Controlling thistles in grassland

Controlling thistles in grassland

Fields filled with 10% thistles produce 10% less grass to feed to livestock says Corteva Agriscience’s weed biology specialist Dr Nicola Perry.

“As early grass growth has been poor in many parts, forage supply might not meet demand coming from the cattle and sheep grazing it. Spraying thistles with an effective translocated herbicide specifically designed to kill the roots will help optimise grass growth from now on.”

The two most common and damaging thistles in the UK and Ireland are creeping thistle and spear thistle, which both compete with grass for space, light, nutrients and water. They reduce the amount of grazing available and are unpalatable to stock. In sheep flocks, they can lead to a greater incidence of orf, a viral skin disease spread through open wounds from ewes and lambs pricked by the thistles.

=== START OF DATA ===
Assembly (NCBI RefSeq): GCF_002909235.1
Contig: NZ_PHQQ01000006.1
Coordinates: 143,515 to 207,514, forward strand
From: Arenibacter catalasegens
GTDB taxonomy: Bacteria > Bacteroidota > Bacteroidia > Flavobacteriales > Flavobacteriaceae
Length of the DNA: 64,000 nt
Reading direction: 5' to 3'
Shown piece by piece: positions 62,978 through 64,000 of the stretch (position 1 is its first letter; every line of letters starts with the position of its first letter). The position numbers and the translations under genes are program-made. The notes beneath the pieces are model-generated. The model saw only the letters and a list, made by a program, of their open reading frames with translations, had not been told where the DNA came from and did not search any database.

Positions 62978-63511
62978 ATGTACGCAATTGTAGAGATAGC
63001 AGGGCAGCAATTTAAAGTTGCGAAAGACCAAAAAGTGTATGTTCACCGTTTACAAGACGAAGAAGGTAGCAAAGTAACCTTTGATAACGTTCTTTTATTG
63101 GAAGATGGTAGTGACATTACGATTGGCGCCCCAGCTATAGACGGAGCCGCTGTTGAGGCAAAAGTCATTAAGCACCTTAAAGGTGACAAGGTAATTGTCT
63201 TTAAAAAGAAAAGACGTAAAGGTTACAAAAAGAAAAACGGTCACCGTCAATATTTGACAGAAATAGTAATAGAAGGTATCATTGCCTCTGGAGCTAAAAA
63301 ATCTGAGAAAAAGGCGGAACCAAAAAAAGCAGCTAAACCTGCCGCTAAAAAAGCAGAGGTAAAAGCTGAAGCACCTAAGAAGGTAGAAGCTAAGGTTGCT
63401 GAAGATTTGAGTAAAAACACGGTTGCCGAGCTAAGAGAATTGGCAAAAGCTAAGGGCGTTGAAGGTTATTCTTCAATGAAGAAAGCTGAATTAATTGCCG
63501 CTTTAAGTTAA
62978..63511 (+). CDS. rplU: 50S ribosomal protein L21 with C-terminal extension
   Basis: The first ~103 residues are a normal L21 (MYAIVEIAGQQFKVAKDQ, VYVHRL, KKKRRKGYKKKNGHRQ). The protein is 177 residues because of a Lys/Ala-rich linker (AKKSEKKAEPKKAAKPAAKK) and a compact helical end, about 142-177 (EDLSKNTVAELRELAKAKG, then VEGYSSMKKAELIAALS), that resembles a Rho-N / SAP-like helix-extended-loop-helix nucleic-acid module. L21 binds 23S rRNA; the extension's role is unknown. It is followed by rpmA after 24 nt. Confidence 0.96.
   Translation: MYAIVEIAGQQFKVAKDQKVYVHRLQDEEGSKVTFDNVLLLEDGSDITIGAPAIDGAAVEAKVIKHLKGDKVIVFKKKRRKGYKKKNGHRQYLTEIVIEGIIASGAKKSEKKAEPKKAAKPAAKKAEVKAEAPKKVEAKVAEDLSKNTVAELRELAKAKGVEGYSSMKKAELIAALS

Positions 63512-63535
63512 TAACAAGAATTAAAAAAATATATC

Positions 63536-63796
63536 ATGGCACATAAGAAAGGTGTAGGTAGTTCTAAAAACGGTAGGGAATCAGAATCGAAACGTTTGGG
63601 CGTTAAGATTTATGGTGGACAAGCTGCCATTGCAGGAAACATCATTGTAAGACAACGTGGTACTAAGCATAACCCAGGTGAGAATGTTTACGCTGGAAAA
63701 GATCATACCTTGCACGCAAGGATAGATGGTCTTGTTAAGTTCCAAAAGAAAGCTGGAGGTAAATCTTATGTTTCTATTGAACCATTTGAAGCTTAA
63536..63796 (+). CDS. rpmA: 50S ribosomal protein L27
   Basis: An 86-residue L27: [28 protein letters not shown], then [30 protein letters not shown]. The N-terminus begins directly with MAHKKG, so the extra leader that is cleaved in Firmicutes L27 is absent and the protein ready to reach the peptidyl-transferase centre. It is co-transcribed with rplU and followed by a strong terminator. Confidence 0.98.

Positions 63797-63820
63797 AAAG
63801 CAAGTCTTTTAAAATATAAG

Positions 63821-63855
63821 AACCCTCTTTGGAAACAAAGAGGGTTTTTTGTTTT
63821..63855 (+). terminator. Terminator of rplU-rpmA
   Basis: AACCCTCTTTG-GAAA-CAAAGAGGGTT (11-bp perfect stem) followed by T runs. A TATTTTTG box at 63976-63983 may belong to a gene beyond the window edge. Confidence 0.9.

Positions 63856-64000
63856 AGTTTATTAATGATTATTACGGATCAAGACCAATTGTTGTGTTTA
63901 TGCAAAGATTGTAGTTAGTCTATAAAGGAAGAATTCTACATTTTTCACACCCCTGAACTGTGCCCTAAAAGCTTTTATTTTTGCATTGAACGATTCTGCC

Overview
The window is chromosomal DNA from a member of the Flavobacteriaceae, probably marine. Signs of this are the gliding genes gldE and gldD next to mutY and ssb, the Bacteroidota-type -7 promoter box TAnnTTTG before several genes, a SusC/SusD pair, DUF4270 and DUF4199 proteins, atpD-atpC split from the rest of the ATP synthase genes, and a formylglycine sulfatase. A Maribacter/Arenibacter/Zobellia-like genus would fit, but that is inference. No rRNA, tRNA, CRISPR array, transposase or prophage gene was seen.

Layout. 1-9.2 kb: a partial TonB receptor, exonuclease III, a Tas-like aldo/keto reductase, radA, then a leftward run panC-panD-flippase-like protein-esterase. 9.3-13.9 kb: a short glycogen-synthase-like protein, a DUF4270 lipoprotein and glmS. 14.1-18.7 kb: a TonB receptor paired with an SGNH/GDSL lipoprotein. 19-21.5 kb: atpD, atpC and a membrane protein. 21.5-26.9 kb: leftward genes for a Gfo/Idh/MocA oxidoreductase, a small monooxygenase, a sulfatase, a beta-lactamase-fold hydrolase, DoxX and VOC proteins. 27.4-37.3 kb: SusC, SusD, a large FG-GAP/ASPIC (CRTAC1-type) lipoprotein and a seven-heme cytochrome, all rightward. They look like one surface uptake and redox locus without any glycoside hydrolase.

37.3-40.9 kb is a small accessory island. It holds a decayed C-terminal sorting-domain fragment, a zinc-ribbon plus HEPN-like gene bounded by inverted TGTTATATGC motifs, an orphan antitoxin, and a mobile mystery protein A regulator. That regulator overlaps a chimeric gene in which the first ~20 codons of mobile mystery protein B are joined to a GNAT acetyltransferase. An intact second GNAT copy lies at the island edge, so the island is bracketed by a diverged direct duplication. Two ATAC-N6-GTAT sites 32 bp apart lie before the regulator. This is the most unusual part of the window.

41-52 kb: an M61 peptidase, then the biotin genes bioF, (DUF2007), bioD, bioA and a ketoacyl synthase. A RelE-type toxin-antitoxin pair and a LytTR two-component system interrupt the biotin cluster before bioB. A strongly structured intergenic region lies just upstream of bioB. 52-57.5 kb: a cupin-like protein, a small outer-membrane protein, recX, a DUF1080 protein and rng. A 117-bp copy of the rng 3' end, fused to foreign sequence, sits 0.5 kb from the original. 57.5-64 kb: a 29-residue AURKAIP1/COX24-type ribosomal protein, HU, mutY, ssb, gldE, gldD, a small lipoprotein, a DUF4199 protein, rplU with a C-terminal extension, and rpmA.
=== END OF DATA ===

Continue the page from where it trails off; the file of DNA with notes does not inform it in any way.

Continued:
“Spraying with Thistlex at a rate of one litre/ha in 200-400 litres of water will give outstanding control of creeping and spear thistles, as well as other weeds such as common nettle, fat hen and mayweed,” Dr Perry adds. “The herbicide gets right down into their large vertical and horizontal root systems.

In mid-summer it may pay to top well-grown thistle plants and spray the active re-growth two to three weeks later.

“Animals must be taken out of the field when it is sprayed, but can return seven days after treatment, as long as there is no foliage of poisonous weeds such as ragwort present.”

You can read this update from Corteva on TFF's AGVendor...

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Man fined £300 for bonfire-related waste offences

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Written by William Kellett from Agriland

A man has pleaded guilty at Newtownards Magistrates’ Court to waste offences relating to a bonfire next to the electrical sub-station on the Circular Road in Newtownards, Co. Down.

Gareth Gill (51) of Abbot’s Walk, Newtownards pleaded guilty to two charges under the Waste and Contaminated Land (Northern Ireland) Order 1997, for which he was fined £150 each and ordered to pay a £15 offender’s levy

On June 25, 2018, PSNI officers went to Gill’s yard, where they found a large amount of waste consisting of scrap wood, pallets, carpet and underlay.

Discussion with Northern Ireland Environment Agency (NIEA) officers confirmed the site...